When the state of Washington gets sued, it’s the multi-million dollar payouts that make the headlines.
However, every year taxpayers are on the hook for thousands of dollars more in smaller property damage claims: Inmate TV sets, drowned cell phones, rock-chipped windows … even a cheesecake.
It took two trips to the prison commissary and cost him $50.38. With that, Washington prison inmate Joe A. Williams had scrounged together the ingredients he needed:
Eighty packets of cream cheese, two bottles of strawberry jam a bottle of French Vanilla creamer, whipper mix and a few Hershey candy bars.
Back in his cell, Williams – who’s serving 13 years for jewelry theft - painstakingly mixed the ingredients. The former professional baker then cooked his concoction in a microwave.
“It was actually a New York cheesecake,” Williams said, “A strawberry-chocolate New York cheesecake from scratch.”
But before he could serve the first slice, prison staff confiscated it. They mistakenly assumed he’d stolen the ingredients from the prison kitchen where he worked.
At first Williams was angry, then sad because the prison staff had destroyed the cake which took 24 hours to create and was done with no tools.
"Although it may seem kind of silly on the one hand that we’re simply talking about a cheesecake here,” Washington’s assistant director of prisons Dan Pacholke said.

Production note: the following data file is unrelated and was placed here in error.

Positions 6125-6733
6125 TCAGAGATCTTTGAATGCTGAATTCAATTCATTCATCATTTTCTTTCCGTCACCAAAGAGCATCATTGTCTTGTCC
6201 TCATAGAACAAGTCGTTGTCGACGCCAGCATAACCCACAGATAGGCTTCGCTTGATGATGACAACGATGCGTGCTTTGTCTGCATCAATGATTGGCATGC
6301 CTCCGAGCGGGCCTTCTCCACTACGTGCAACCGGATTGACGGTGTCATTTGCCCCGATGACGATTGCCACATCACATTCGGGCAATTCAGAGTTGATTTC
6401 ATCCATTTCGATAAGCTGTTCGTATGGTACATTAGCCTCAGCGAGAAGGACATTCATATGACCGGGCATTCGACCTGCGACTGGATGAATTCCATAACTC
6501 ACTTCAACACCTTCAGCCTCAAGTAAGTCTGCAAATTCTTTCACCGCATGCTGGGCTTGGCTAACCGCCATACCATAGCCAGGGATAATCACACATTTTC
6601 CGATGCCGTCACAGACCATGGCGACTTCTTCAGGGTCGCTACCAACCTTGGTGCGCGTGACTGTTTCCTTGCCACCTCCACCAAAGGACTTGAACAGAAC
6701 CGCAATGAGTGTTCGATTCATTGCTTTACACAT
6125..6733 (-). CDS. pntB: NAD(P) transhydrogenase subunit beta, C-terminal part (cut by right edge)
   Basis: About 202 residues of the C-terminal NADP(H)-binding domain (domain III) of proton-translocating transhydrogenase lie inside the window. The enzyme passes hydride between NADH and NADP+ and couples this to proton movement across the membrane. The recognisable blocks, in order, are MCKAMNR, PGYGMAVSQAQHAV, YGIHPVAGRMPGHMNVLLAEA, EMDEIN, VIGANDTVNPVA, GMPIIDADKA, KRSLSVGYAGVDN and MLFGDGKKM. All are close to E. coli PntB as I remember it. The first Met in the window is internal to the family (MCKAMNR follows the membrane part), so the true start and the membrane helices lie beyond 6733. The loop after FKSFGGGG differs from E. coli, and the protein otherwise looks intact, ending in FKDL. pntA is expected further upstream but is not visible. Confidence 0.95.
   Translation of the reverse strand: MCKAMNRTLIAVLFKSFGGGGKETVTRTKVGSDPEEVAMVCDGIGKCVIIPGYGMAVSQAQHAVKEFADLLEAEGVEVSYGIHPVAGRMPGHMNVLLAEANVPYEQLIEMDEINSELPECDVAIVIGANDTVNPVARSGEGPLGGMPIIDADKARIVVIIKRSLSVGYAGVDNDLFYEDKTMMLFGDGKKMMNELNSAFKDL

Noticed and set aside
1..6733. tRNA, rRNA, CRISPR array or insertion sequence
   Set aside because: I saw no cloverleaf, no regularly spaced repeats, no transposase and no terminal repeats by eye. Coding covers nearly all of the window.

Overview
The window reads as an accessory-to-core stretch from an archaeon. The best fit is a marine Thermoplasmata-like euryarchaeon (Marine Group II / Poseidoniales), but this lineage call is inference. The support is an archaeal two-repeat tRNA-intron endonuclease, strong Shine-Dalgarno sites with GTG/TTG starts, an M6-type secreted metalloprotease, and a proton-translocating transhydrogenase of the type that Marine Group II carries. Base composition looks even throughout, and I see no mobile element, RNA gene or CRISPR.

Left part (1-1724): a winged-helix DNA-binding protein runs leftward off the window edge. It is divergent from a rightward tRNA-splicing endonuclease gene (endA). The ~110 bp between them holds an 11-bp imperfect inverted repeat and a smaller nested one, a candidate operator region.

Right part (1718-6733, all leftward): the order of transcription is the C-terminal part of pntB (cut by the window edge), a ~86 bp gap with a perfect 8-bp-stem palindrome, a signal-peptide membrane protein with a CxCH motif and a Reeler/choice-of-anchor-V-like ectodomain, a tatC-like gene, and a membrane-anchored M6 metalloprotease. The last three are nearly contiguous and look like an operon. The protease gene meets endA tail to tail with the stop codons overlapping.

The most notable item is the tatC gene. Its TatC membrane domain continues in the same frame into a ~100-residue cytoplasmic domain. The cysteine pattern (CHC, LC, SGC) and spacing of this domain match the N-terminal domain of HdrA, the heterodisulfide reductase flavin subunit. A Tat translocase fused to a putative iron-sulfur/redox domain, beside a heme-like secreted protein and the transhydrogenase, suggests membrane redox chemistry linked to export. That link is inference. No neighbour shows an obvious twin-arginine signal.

“But within that cheesecake you’re trying to model the kind of behaviors you want out of the offenders not only while they’re in the prison but certainly when they leave as well.”
He said you have to understand prison culture: A simple case of a confiscated cheesecake can have huge implication. If an inmate feels his property isn't being respected, trust breaks down and it can even lead to violence.
In fact, Williams says after the cheesecake was confiscated his whole cell block was angry on his behalf. He says even the white supremacists told him they had his back on this one.
Williams filed a grievance, and then a tort claim, but got nowhere. So he filed a formal lawsuit in superior court asking for $581 in damages.
Formal negotiations ensued with an assistant state attorney general - seriously.
In the end there was no riot and Williams agreed to settle his suit for $150 – yep $150 for a cheesecake.
He claims he would have dropped the case if prison staff would have just given him a photograph of the cheesecake to keep in his cell.
This case is just one example of the thousands of property damage claims filed against Washington every year.
In the last fiscal year, Washington paid out more than $1 million on 834 property damage claims each valued at less than $100,000.
Dive into the details of these property damage claims and an interesting story emerges about who’s filing them – a lot of inmates - and what state activities cause the most damage – weed-eating for one.
The payouts range from $2 to an inmate for a lost TV cable to $5,000 for a motorcycle totaled after hitting a chunk of asphalt in the road.
Risk manager Lucy Isaki says the state only pays out on a faction of those, but the principle is simple:
“If the state damages someone’s property and the property is properly in their possession, then we have an obligation to reimburse them for the damage to the property.”
These kinds of claims aren’t going to break the state budget. But they do add up.